It’s part of the company’s “zero trust” security which secures everything based on trusted identities. Organizations can use zero trust to manage the transition to the cloud while maintaining the level of security required, one that trusts nothing and authenticates and authorizes everything.
There are now thousands of companies who, like Uber, seek to leverage the cloud (whether hybrid or multi-cloud) to run mission-critical workloads. It’s imperative that they seriously consider zero trust to secure access to authorized personnel. That’s where Cloud Kinetics and HashiCorp can help significantly.
“Organizations are rethinking how to secure their apps and infrastructure on the cloud,” says Cloud Kinetics’ Chief Revenue Officer Ted Aravinthan. “Security in the cloud is being recast from static, IP-based (defined by a perimeter) to dynamic, identity-based (with no clear perimeter). This is the core of zero trust security.”
This is especially true with emerging and booming markets like Indonesia. Indonesia is becoming a hot spot for global tech companies keen to get into one of Asia’s fastest-growing markets, Nikkei Asia reported on July 8, 2020. It’s where e-commerce and food delivery services are rapidly expanding.
“The trend toward data localization is drawing the tech titans to Indonesia,” says Sandy Kosasih, Cloud Kinetics’ Director for Indonesia. “HashiCorp’s approach to identity-based security and access provides a solid foundation for companies to safely migrate and secure their infrastructure, applications, and data as they move to a multi-cloud world.”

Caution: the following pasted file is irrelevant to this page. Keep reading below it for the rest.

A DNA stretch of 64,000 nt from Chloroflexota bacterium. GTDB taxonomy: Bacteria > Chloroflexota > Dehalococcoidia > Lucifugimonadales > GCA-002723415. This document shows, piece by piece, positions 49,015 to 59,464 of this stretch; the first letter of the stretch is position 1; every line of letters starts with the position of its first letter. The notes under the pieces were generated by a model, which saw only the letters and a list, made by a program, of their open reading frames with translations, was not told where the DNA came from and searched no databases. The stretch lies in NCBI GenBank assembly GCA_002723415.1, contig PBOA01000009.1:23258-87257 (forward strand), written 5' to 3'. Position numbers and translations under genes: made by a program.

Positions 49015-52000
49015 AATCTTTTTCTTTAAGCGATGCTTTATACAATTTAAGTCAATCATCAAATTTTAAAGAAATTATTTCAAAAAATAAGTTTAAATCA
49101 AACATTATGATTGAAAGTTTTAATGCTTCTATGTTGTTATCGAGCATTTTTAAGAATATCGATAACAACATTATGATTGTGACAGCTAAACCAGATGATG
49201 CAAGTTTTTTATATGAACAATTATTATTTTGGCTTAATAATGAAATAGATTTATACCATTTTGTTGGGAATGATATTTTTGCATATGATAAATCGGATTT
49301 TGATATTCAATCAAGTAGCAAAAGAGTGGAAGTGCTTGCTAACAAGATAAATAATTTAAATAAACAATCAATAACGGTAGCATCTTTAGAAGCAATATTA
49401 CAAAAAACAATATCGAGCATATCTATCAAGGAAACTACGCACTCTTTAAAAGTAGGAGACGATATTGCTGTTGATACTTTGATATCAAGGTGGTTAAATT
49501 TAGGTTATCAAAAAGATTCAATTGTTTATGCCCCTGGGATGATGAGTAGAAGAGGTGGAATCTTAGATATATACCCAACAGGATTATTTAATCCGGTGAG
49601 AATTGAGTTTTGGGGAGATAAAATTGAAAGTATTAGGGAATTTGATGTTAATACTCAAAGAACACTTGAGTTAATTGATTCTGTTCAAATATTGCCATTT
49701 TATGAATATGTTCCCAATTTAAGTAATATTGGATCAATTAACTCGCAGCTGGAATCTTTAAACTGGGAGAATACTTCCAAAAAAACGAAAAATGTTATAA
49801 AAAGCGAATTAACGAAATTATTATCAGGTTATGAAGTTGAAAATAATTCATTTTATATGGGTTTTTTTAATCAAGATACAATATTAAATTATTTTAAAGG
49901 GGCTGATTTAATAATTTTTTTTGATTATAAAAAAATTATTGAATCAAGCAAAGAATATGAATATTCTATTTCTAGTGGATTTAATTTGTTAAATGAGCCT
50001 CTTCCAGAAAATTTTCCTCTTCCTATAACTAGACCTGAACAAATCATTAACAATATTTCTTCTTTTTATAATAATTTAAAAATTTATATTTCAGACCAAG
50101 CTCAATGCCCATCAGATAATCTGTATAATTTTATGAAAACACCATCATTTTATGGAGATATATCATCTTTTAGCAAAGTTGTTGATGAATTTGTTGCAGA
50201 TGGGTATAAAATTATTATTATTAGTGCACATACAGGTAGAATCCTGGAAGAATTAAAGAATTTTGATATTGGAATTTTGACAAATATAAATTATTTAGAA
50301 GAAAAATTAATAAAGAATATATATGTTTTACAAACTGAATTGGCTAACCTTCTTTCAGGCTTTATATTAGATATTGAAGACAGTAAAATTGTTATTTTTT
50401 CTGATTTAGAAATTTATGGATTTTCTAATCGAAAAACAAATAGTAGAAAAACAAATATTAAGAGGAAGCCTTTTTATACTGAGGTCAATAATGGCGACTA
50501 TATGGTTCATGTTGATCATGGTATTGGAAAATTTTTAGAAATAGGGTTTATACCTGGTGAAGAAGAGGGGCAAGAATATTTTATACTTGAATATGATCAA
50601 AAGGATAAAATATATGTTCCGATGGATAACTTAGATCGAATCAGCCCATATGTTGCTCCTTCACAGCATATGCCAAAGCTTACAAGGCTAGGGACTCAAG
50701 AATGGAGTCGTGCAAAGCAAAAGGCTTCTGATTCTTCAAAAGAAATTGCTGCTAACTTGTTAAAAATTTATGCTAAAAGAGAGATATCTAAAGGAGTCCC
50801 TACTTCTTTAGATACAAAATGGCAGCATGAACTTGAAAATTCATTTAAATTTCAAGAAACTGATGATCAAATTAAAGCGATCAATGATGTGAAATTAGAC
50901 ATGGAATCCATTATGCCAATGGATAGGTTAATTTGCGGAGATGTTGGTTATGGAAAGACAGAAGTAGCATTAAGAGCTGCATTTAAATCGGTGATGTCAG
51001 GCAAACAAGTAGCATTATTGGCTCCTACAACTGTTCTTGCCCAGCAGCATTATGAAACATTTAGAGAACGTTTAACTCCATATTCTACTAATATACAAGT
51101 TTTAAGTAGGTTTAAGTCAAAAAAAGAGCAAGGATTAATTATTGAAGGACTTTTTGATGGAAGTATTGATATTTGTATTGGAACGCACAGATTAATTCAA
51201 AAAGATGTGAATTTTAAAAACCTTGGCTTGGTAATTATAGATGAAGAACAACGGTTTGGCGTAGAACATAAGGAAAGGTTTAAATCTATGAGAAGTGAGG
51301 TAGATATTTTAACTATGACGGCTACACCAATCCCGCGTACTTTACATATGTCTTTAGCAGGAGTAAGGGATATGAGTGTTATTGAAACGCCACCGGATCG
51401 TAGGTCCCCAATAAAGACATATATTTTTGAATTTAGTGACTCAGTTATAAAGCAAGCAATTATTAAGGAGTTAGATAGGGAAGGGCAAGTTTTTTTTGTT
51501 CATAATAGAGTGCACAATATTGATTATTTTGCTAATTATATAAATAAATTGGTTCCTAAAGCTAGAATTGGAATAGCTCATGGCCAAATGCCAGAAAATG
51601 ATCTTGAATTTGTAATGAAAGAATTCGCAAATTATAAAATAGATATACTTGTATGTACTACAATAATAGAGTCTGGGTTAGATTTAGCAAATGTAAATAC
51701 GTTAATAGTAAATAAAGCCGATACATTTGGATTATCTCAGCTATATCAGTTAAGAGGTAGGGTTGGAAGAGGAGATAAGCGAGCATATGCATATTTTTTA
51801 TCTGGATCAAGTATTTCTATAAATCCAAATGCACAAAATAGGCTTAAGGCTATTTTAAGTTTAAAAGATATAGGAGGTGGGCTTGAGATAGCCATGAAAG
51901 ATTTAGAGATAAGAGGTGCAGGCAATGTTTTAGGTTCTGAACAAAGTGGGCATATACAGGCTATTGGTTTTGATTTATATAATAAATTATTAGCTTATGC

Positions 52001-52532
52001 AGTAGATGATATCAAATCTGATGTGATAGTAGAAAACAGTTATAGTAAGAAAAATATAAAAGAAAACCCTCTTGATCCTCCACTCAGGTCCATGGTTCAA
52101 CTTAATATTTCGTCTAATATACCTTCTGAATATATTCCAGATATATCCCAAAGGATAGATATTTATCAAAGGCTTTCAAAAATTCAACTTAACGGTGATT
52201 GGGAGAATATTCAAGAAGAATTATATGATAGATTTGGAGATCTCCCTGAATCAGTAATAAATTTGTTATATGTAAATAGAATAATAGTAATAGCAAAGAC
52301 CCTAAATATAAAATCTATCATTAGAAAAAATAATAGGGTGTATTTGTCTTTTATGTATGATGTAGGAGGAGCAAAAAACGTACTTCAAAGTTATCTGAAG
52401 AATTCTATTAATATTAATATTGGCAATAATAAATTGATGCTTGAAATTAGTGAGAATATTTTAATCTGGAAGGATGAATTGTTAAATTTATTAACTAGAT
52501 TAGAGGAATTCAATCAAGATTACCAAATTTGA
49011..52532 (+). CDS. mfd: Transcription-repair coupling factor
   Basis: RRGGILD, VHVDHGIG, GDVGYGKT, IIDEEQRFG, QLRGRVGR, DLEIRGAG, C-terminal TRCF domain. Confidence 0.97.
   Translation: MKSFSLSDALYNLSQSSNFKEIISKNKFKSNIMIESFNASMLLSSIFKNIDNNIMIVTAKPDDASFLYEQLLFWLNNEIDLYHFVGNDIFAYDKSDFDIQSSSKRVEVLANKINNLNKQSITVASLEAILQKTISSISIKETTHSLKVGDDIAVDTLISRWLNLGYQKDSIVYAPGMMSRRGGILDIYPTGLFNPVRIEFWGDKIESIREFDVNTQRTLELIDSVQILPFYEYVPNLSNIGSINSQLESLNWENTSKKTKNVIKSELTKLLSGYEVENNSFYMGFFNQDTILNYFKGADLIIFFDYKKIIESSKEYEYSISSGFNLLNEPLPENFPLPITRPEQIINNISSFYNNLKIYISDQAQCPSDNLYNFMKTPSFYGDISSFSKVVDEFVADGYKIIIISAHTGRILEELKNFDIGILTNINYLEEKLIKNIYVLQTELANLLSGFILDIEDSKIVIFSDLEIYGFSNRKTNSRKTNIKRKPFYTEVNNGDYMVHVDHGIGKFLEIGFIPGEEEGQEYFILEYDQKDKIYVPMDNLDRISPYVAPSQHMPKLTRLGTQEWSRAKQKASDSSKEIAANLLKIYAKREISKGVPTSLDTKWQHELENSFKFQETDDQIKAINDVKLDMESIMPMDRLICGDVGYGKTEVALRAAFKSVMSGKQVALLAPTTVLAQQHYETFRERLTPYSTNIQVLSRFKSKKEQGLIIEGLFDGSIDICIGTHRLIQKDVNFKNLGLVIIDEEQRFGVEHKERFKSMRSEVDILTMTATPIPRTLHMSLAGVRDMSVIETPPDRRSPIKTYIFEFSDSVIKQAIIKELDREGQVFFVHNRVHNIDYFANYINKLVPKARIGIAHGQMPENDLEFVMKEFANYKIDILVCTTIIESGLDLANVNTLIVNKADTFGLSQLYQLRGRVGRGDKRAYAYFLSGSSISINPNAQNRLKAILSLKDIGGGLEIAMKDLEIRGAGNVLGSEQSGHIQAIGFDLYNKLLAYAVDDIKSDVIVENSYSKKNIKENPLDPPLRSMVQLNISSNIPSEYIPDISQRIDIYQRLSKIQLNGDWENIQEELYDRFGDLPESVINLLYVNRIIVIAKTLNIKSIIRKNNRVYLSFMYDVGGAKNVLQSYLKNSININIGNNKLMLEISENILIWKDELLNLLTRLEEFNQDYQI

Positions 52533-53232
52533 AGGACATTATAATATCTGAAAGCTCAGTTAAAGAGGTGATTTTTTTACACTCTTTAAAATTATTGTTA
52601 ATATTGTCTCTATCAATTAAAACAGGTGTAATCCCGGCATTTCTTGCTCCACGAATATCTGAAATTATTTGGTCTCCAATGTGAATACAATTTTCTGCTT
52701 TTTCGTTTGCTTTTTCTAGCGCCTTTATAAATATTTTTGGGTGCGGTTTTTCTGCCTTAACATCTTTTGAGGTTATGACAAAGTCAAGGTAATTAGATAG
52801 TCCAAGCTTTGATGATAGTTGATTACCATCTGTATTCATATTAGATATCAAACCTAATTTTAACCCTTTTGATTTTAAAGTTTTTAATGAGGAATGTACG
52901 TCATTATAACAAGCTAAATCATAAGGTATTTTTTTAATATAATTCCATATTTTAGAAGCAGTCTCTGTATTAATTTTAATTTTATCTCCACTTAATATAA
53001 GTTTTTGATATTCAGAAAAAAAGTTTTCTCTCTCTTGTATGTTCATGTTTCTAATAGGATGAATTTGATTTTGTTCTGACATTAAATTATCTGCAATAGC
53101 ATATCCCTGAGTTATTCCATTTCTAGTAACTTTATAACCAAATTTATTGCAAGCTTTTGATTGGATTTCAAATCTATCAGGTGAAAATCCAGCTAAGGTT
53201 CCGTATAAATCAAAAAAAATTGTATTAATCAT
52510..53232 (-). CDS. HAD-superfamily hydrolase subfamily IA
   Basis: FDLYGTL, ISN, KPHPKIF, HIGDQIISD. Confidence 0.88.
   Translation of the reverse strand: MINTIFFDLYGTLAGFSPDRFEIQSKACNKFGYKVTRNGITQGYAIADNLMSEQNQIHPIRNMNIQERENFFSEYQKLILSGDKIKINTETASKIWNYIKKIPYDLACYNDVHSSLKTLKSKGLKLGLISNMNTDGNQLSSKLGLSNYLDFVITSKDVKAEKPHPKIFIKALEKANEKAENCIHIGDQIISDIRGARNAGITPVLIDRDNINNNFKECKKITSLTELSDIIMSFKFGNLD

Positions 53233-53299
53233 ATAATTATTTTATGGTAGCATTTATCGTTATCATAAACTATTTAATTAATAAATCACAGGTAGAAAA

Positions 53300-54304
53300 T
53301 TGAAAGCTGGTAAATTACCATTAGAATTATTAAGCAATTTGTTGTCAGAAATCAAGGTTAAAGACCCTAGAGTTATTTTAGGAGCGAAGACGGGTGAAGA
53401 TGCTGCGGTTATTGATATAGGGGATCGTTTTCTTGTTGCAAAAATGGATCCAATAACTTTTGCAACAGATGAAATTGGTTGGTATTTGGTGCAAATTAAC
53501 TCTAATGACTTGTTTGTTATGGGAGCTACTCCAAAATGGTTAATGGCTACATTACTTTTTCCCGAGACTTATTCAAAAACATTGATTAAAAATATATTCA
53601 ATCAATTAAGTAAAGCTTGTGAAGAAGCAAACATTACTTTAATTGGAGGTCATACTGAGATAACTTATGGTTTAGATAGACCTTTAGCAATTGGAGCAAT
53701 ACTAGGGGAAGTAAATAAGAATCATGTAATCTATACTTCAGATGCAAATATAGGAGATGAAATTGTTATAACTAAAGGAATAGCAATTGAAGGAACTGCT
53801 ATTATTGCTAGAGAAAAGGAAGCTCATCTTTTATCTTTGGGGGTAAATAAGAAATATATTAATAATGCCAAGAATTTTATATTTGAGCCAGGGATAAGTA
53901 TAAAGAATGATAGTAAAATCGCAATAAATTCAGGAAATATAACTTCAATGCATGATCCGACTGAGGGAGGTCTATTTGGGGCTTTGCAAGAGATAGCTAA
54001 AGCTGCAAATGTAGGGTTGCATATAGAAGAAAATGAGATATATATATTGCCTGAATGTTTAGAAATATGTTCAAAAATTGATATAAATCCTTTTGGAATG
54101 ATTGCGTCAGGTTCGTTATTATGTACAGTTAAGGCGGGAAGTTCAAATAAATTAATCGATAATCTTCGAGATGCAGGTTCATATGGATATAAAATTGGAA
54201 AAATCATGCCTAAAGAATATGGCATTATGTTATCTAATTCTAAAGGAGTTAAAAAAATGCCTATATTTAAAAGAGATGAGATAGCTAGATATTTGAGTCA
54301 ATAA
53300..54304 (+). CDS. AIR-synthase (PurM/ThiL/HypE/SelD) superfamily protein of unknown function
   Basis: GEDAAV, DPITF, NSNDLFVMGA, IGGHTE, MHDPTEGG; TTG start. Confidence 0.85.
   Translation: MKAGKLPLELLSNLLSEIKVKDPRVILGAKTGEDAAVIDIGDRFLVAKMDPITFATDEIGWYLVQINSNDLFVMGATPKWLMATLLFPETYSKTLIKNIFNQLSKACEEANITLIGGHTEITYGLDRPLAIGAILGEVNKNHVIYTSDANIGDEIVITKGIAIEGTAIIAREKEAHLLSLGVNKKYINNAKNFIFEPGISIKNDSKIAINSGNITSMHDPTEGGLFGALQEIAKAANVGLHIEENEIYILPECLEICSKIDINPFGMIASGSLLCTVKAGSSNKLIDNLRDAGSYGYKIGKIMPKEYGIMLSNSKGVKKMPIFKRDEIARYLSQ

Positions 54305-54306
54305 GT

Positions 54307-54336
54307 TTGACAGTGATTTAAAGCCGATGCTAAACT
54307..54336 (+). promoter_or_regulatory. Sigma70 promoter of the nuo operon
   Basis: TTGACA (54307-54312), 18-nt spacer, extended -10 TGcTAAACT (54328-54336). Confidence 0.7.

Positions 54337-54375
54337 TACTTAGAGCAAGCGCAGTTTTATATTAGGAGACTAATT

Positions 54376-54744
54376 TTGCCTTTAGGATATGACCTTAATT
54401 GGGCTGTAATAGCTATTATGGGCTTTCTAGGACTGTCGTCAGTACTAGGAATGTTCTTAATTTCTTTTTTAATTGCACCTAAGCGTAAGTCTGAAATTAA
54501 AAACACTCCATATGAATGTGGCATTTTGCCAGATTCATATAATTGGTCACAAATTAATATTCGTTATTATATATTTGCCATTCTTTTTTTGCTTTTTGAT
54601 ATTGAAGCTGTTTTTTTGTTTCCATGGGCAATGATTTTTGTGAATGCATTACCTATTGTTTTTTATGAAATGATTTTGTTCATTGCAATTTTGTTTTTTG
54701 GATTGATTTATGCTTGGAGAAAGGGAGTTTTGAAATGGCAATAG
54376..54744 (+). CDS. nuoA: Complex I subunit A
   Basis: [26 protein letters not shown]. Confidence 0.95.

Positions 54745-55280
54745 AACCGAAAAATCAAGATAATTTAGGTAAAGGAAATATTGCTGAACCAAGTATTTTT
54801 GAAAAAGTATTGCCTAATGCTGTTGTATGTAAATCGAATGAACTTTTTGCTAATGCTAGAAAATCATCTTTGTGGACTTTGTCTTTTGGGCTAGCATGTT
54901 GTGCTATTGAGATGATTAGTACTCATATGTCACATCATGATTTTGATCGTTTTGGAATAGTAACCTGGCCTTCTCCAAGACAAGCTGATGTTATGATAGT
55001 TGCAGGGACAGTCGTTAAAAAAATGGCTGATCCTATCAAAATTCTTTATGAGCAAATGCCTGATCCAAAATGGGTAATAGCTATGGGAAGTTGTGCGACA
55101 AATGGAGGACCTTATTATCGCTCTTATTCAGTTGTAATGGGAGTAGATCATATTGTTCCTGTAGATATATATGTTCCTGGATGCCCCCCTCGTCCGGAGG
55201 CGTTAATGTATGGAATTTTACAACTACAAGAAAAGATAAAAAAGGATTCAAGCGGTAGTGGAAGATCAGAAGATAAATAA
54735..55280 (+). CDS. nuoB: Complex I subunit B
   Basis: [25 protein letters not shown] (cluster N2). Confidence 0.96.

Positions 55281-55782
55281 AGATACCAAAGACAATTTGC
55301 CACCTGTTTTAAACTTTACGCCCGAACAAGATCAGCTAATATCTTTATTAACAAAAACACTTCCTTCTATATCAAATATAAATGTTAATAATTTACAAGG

“Companies use different identity platforms for federated systems of record,” says Suhail Gulzar, HashiCorp’s Regional Manager of Solutions Engineering for Asia. “Leveraging these trusted identity providers is the principle of identity-based access and security. Our products provide deep integration with the leading identity providers.”
How does zero trust enable human-to-machine access? “Traditional solutions for safeguarding user access used to require you to distribute and manage SSH keys, VPN credentials, and bastion hosts, which creates risks of credential sprawl and users gaining access to entire networks and systems,” says Fitra Alim, Cloud Kinetics’ Chief Technology Officer for Indonesia. “Cloud Kinetics deploys HashiCorp’s Boundary solution to secure access to apps and critical systems with fine-grained authorizations that don’t require managing credentials or exposing your entire network. This is an excellent security feature to protect the core network.”
If you’re keen to understand how companies like Uber leverage zero trust, or how you can get guidance on your zero-trust journey, get access to an exclusive webinar hosted by Cloud Kinetics and HashiCorp. We discuss the pillars of zero-trust security, zero trust in action, managing secrets securely, zero trust from an infrastructure provisioning standpoint, and other issues.